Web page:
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Confessions Of A Quarantined And Frustrated Writer

Pasta on the Floor has been more than a blog to me. Since 2009, I have shared my experiences with you writing about the people, places, and situations that I  have encountered. Oh, and the food! Cheese does indeed heal, and great food makes a great night with friends more than memorable. I thank you for every text, hug, and comment that you have given to me.

The quarantine has squelched my inventiveness. My creative, externally stimulated mind is forced to now look within. My need for people’s interaction is tremendous and soon left unfulfilled. I have faced these front doors for almost two weeks and they prohibit my entry into the world of available content.  I am a quarantined and frustrated writer.

No problem. We will look within, and we can attack the list of things that have required attention for months, maybe even years. The house has been cleaned top to bottom, so let’s get cracking on these other jobs.

The basement.

We have a storage room in the basement, and like most families, we have not traveled in too deep for fear what may be lurking in and around those Rubbermaid totes. Rubbermaid totes have been a central part of my life since having Amelia and Jack.

Cleaning out the basement during quarantine 2020.

Here is the Rubbermaid and miscellaneous count from my storage room:

  • 35 Christmas totes
  • 18 Halloween totes
  • 12 kids school work, toys, and memories
  • 9 shelves of household goods, holiday party supplies
  • 11 pieces of camping gear. (we have not camped since 2006)
  • 3 artificial Christmas trees
  • One very unique 4-foot x 4-foot volcano that Jack built in elementary school

I repurposed eight empty obsolete or damaged bins to the curb, and someone within the afternoon picked them up. Three garbage bags carried away the remnants of old, broken, or expired items. It was cathartic.

Memories.

What I did not count on were the tears. Every time I opened a tote and found Amelia’s first pair of Keds, or Jack’s Thomas the Train collection, the tears flowed a little harder. I texted the kids some pictures as I encountered years of memories. It was overwhelming.

Amelia’s first pair of Keds (Thank you Zia Tracy)

I am so fortunate that I have those memories, and they were not stolen from me by hurricane waters or a raging fire. My heart breaks for those families suffering from an angry Mother Nature.

Jack’s school project. He loved penguins even then!

Cleaned out my contacts.

Pooped from a few hours in the basement, I sat down and picked up my phone to check email and the news. For some reason, I began scrolling through my contacts. There were over 850 housed in the contacts app.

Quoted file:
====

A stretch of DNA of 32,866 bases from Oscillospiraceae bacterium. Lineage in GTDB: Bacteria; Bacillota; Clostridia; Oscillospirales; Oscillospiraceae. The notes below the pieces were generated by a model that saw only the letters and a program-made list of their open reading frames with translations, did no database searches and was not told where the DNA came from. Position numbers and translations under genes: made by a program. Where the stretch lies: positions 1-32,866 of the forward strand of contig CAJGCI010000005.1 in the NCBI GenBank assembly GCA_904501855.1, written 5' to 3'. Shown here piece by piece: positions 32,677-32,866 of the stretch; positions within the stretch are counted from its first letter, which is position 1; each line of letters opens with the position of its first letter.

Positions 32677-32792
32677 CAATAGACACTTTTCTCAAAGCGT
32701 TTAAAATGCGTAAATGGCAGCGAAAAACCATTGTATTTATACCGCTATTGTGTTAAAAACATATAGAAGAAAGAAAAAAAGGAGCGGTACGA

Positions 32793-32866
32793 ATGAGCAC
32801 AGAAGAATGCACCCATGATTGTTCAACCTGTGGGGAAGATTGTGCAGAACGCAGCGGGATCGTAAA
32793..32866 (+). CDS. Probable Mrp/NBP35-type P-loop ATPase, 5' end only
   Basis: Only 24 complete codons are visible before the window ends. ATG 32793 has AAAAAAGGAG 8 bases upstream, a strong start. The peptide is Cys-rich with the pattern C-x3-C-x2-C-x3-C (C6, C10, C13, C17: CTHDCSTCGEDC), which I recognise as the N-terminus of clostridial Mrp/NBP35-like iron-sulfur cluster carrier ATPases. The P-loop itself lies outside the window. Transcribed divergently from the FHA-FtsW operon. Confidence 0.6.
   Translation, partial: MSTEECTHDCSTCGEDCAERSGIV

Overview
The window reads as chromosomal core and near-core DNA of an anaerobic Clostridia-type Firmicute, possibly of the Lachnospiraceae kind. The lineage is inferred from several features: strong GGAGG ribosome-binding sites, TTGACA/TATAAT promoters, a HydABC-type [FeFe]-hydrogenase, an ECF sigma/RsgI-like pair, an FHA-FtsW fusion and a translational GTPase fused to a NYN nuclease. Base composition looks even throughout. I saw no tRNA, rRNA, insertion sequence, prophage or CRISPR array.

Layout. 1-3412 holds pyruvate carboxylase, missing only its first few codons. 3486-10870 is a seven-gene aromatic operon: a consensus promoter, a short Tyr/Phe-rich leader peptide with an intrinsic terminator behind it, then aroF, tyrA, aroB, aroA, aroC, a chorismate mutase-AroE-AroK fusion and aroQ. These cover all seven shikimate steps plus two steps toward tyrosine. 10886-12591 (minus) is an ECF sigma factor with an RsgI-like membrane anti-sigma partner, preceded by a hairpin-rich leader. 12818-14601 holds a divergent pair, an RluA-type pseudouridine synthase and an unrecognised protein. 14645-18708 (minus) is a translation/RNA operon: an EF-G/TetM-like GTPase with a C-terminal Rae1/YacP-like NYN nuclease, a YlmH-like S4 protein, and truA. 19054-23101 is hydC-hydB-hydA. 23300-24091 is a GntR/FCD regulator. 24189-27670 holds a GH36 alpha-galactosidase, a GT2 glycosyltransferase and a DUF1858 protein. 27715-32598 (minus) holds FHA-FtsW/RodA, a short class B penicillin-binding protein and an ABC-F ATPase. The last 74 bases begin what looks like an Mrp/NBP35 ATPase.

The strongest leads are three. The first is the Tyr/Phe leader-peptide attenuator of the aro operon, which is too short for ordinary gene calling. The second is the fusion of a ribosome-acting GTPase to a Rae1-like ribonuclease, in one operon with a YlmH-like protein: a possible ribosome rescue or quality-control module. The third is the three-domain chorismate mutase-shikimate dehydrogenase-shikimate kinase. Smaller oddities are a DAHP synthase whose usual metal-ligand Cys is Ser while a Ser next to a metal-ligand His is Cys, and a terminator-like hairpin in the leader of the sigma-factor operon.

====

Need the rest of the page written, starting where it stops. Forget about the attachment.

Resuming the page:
Did I know all these people? Do I still remember all these people? It was time for a purge.

My contacts, at first glance, appear as a random list of names and numbers when in actuality, it is a window into my life. As I clicked through the names in this new age, Rolodex, decades flashed before my eyes and disappeared with a double click. Teachers, coaches, bosses, and colleagues, people from a life lived long ago. I remembered Amelia playing basketball and Jack rowing when I saw the names of the coaches. The teacher’s emails flew by from Kindergarten to the High School principal.

The hardest click-decision to perform was whether or not to delete the friends, family members, and colleagues that have since died. I decided to keep them. I can almost hear their voices and seeing their names creates happy thoughts and adds to the memories.

This was the best hour I have spent in a very long time. (over 110 contacts deleted, check.)

Cabinets, armoires, and a ride.

Could there be that many places to store things? I have three armoires in my home. Yes, three. From the depths of those doors and drawers, I found:

  • Five new Yankee Candles- score!
  • A few old Dudley Do-Right puzzles from when I was a kid.
  • Pictures from our honeymoon, our very first tax return, offer letters from old jobs, my sales awards from LexisNexis, and…
  • One single Bud Light can. Hmmm, I don’t drink Bud Light.

To shake off the crazy, I took a 90-minute drive on Sunday in Frederick. Cheese heals, but so does the open road and a little bit of speed. Sunroof open, windows cracked a bit and even my short hair will blow in the wind. A little Dire Straits on the radio and the stress melts away.

As of this post, I have one day left! Thank you to my friends and family for the random drive-by with a cold brew coffee and a smile. I thank you for trips to the market or the Coop for supplies and food for Izzy. You have made this quarantine go by quickly. I think Izzy is the only one that will be sad when it’s over.

I, however, am ready to send my other office mate, Chip, back to his office. Izzy and I are used to working solo.

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